• Infinite Jest (I) “Incandenza’s unfinished and unseen first attempt at commercial entertainment,” Infinite Jest (II) “Unfinished unseen attempt at remake of Infinite Jest (I),” Infinite Jest (III) “Unfinished unseen remake of Infinite Jest (I), (II),” Infinite Jest (IV) “Unfinished, unseen attempt at completion of Infinite Jest (III),” and Infinite Jest (V) which is unclear as to whether it was attempted or completed, with “two short essays” actually being printed despite no report of anyone ever actually seeing the film, championing it as “extraordinary,” and “far and away [James O. Incandenza's] most entertaining and compelling work.” (985) 
  • Endnote 35: The discussion of Cantor is something I’ve had before, or maybe reflects something I watched on The History Channel. Either way I got a feeling of déjà vu when reading “the man who proved some infinities were bigger than other infinities.” (994)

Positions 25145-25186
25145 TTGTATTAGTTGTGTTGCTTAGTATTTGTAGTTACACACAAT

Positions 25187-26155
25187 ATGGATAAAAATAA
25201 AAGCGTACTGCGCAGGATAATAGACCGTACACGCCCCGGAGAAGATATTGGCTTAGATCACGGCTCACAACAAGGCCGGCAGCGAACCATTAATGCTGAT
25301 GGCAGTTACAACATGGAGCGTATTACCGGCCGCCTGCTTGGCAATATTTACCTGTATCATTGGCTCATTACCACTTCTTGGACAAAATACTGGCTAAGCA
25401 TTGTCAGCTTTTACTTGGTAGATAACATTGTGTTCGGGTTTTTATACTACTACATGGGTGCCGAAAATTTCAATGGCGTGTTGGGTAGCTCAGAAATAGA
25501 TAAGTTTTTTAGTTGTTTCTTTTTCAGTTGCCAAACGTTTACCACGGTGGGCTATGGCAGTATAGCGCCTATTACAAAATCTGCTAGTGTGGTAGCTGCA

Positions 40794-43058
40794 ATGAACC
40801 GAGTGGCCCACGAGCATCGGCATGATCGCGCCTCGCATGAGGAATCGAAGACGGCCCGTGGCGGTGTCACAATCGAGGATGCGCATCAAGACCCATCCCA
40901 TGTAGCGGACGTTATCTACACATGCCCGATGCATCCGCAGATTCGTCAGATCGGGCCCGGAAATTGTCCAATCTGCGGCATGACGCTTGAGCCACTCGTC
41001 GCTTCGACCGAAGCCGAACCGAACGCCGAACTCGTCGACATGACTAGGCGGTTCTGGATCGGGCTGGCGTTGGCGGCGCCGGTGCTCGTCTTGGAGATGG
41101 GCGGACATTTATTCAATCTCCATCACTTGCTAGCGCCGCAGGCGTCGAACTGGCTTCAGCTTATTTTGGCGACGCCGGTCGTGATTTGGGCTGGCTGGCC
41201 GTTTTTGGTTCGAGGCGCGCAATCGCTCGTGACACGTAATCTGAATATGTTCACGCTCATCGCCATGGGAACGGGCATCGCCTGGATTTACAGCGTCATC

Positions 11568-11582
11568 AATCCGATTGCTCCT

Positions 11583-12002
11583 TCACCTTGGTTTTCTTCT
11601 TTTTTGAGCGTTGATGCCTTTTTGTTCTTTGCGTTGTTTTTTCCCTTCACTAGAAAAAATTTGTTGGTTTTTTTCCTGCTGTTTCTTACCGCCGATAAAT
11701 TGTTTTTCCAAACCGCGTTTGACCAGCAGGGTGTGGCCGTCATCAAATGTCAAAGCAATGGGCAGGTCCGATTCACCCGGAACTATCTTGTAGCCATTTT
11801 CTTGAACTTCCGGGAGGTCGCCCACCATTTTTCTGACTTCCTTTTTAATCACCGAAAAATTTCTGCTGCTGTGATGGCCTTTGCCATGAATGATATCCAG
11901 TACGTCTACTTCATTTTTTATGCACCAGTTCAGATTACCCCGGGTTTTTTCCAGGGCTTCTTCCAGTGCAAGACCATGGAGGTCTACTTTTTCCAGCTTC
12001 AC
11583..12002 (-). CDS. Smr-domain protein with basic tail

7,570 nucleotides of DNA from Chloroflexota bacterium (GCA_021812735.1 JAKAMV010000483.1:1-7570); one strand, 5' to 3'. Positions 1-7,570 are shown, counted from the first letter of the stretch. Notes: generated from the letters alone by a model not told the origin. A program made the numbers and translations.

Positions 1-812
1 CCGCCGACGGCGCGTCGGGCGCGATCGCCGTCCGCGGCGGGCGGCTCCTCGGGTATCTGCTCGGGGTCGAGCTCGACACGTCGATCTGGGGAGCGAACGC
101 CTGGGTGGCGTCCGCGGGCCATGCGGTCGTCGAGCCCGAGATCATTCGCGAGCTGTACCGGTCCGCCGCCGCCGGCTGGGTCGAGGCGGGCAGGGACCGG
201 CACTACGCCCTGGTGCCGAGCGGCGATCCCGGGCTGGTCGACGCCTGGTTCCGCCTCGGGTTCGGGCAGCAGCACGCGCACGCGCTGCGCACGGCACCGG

• Endnote 39: “Les Assassins des Fauteuils Rollents, a.k.a. Wheelchair Assassins.” Comically menacing. (994) 
  • Monday’s unfamiliar words: “Etymology,” “anaplastic,” “prostatectomy,” “phalluctomy,” “Mondragonoid,” “oral-lyrologist,” “legation,” “maxillofacial,” “monilial sinusitis,” “ad valorem,” “sufism promulgated,” “kif,” “detritus,” “nystatin,” “stiptics,” “dyspeptic,” “febrile thrushive pique,” “actinomycete-class antibiotics,” “unlibidinous,” “portcullis,” and “Convocation.” 
  • Tuesday’s unfamiliar words: “Blattaria implacblus,” “phylacteryish bind,” “commensurately,” “spherocubular,” and “dendriurethane.”